Pre-service teachers employed with limited authority to teach are regularly working in schools with a low socio-educational advantage index, (18) where the impact of staff mobility and attrition compounds the challenges of teaching student cohorts with complex and extensive needs. Accessing in-school support can be difficult for unqualified teachers within these sites because of the shortage and turnover of more experienced teachers. 

Furthermore, employment on limited authority to teach makes it difficult for these pre-service teachers to access formal support and professional learning targeting beginning teachers. Working as an unqualified teacher is difficult at the best of times, however, these conditions are particularly challenging without adequate support.

We are the first to acknowledge that employing pre-service teachers as unregistered teachers provides them with authentic teaching experiences. Over recent years, this practice has also mitigated some of the pandemic’s harshest impacts on school communities. This approach has been logical and sensible (leaders have sought to do everything in their power to prioritise and preserve their students’ health, wellbeing, and educational attainment).

In addition, these teaching experiences have also provided pre-service teachers with broad insights into their future teaching roles; however, the practice of employing large numbers of pre-service teachers on limited authority to teach has also exposed our inexperienced colleagues to roles and responsibilities they are not yet ready to manage.19

This, in turn, impacts pre-service teachers’ ability to prioritise their studies, seek assistance within their roles, maintain focus on completing their qualifications, and develop confidence and capacity before entering the profession as qualified and registered teachers.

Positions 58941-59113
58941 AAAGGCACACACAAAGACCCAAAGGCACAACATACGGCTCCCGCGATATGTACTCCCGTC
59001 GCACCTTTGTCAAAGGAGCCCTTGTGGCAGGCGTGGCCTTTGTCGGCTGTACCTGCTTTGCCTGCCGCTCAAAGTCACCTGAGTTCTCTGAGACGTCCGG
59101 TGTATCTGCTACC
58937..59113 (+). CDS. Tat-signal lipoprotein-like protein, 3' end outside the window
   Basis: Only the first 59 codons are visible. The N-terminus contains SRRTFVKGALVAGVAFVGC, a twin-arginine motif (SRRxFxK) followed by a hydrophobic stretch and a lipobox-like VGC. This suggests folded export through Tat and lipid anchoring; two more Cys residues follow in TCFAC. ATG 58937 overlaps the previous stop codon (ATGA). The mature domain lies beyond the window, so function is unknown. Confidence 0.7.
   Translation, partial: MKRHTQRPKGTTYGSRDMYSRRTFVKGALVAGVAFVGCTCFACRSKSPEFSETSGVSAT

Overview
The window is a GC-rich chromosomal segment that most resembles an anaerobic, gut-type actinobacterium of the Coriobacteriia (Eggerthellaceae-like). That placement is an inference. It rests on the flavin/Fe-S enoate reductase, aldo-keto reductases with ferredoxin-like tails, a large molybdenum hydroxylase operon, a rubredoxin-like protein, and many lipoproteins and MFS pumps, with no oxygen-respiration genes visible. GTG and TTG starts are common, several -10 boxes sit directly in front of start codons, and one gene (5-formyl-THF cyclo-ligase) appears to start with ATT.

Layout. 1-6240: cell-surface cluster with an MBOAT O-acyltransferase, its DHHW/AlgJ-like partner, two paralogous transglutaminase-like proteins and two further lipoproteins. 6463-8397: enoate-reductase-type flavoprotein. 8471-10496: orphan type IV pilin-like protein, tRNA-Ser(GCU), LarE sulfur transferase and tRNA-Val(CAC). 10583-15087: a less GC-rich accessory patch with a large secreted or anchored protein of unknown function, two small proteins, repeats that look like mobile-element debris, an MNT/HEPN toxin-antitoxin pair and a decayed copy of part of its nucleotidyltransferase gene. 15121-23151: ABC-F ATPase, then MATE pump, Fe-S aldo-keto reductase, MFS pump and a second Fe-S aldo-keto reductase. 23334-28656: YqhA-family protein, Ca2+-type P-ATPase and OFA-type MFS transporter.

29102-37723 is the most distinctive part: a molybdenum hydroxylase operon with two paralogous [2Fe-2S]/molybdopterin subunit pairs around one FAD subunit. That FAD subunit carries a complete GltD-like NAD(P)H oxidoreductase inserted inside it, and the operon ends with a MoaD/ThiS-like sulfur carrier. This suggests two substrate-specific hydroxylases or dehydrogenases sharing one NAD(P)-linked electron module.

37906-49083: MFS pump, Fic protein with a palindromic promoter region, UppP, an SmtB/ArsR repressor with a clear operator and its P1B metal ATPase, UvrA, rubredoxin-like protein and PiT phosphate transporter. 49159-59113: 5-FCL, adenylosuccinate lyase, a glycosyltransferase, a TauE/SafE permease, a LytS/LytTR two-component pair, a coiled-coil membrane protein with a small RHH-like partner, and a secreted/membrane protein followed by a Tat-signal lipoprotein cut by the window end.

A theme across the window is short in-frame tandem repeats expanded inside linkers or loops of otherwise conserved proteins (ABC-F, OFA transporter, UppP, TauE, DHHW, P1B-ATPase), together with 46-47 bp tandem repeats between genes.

This concern is echoed by teacher educators across the nation, who are reporting declines in the engagement and performance of some of their pre-service teachers employed on limited authority to teach.

These impacts are being observed within their university courses (educational theory and methods), during practical components (within Professional Experience placements), and within assessment of capstone teacher performance assessment (TPA) submissions. In some circumstances, this impacts pre-service teachers’ timely graduation and their intentions to enter and remain in the professionbeyond graduation.

An unintended consequence of this practice also extends to the delivery of initial teacher education. Employing more unqualified pre-service teachers has added to the difficulty for initial teacher education providers (universities) to secure adequate Professional Experience placements for pre-service teachers under the guidance of experienced and knowledgeable mentor teachers.

Previously, experienced teachers were available in larger numbers to provide mentorship to pre-service teachers (to induct pre-service teachers into their worksites, to guide learning about teaching, and to provide the support needed to underpin productive transitions intothe profession).

Over the past two years, pre-service teachers have experienced disrupted, shortened, and irregular Professional Experience placements under less-than-ideal circumstances. (20) Now, these same pre-service teachers are working alongside their more experienced teachers and are attempting to balance the demands of full-time teaching appointments with full-time university study. Due to the immediacy and significance of these issues, the potential impact cannot be overlooked.

We feel the impact of the teaching shortage is being widely observed, however, the impact on the next generation of graduate teachers is a little harder to spot. We observe a pattern of practices and policy responses that are well-intentioned but ultimately focused on resolving short-term issues. Our collective concern is for the unintended consequences of these over the mid to long-term ranges.

We are concerned about the rate and extent of change within the teaching workforce, especially the extent to which our systems rely on unqualified teachers.